Putting in silicone to increase the volume of the breasts, the buttocks, or the calves. Extracting, by means of liposuction, unwanted fatty bits from the waist or from the plumper thighs. Erasing from the face the lines of the years lived. After all, sculpting one’s own body, giving it the contours dreamt of, has now become a subject for popular prime time television programs. In the second week of July, a popular program in the second most important TV network in Brazil exposed women, live, on the surgery table, while doctors talked about the benefits of these operations. But this is not a merely Brazilian phenomenon. On the traditional American network ABC, since the end of 2002, the program “Extreme Makeover” has been showing the transformation of people who were previously not very glamorous into sculptural gods – without depriving themselves of displaying the period following the operation, full of swelling, bruises and complaints of pain.

In the opinion of Cordás, the influence of the media outlets on the discontent with one’s own body and the desire to mend little defects is incontestable. But the precise mechanisms of how the media stimulate behavior that leads to eating disorders have not yet been defined. In a study published in 2003 in Eating Behavior, the team coordinated by Marleen Williams, from Brigham Young University, in the United States, interviewed 28 women, in an attempt to understand the influence of the mass media on the development of anorexia, and proposed the following model: sparked off by preexisting vulnerabilities, a cyclical process starts in which the eating disorders lead to the quest for controlling weight. Tortured by disagreeable thoughts, the person seeks information in the means of communication to solve the problem, and finds in them the illusion of controlling the situation. But the incapacity for solving the real problem generates sentiments of guilt and shame, which feed again the expectation of losing weight.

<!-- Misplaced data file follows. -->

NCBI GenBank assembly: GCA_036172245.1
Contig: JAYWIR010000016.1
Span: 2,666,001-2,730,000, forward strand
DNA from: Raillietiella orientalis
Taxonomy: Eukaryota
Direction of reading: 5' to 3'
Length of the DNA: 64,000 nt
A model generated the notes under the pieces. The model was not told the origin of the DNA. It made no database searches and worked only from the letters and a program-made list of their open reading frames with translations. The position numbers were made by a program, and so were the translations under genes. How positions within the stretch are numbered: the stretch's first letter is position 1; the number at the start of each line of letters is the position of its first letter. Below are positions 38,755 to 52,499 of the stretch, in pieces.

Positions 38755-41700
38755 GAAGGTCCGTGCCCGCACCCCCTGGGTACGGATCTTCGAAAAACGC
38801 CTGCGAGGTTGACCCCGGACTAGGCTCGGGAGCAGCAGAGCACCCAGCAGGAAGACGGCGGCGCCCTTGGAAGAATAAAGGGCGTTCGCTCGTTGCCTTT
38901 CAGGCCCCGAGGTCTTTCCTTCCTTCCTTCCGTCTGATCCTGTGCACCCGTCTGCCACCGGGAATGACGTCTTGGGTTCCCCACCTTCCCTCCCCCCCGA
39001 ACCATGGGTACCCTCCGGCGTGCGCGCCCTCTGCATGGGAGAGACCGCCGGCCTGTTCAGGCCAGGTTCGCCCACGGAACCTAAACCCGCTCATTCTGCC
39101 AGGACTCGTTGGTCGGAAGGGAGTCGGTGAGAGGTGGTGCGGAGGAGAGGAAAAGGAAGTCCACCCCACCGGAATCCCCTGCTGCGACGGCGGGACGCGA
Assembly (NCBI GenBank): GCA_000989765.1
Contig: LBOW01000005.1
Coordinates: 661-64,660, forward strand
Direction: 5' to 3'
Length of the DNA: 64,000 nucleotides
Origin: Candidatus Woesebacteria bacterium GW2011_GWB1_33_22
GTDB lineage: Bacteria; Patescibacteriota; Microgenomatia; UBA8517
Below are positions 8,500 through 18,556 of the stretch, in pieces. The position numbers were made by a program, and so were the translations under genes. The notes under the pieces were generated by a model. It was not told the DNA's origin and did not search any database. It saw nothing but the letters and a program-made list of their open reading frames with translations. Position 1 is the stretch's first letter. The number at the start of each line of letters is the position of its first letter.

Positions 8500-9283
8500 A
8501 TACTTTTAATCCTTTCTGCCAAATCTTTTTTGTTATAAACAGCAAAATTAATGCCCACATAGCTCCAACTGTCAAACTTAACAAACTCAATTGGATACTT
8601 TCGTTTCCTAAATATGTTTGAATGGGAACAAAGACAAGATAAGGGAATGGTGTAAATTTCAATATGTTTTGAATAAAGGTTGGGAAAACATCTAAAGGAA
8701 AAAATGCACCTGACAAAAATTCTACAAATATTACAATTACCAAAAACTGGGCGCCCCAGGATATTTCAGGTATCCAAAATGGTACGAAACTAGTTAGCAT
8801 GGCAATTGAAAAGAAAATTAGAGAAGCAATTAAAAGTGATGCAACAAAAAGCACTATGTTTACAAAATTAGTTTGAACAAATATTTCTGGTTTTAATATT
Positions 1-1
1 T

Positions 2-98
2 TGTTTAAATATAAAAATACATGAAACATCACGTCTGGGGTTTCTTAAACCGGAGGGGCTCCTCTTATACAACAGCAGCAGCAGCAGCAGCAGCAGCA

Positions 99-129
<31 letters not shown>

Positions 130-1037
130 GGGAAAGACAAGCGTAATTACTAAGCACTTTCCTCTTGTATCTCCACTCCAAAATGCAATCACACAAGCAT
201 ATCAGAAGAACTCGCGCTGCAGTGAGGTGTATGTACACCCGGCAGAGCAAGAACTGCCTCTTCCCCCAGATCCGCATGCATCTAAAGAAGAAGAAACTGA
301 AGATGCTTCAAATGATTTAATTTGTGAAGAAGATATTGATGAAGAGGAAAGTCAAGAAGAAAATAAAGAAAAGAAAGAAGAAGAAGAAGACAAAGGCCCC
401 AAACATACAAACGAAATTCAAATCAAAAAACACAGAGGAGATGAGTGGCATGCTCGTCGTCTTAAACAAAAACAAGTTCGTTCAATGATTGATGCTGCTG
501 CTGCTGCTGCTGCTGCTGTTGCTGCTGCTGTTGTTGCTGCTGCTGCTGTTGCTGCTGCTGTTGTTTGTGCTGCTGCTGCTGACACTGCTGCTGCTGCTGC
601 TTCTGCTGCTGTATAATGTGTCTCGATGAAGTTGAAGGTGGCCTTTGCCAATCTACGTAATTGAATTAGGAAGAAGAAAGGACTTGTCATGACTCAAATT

In an earlier survey, published in 2002 in the British Journal of Psychiatry, the team of Anne Becker, from the Harvard Medical School, United States, analyzed how television interferes with the eating habits of adolescents. They discovered the ideal environment for this study in the Fiji Islands, where the first television channels appeared in 1995, bringing western habits to this community in the East. Divided into two stages, the work investigated, among other aspects, the practice of dieting amongst girls from the community – they were about 16 years old at the time of the surveys – with the objective of slimming. Practically nonexistent before 1995, diets were being followed, three years after the introduction of television in the archipelago, by seven out of every ten adolescents who took part in the research – the major part of them regarded as healthy for their age and height.

“The quest for the body idealized by fashion can have a sense of protection, it may be a form of seeking love and acceptance”, says psychologist Niraldo de Oliveira Santos, from the team of the Hospital and Clinics. “The belief is that the eye of the other is only going to appreciate us if we are meeting the specifications of the moment”, he comments. The problem is that not even Apollo managed this, perhaps because love is not intrinsically related to the measurements of a Miss Universe.

The Project
Physical exercise and its relationship with eating disorders: a syndrome or a symptom? (98/10876-9); Modality: Regular Line of Research Grants (FAPESP); Coordinator: Táki Athanássios Cordás – Psychiatry Institute (USP); Investment: R$ 8,838.13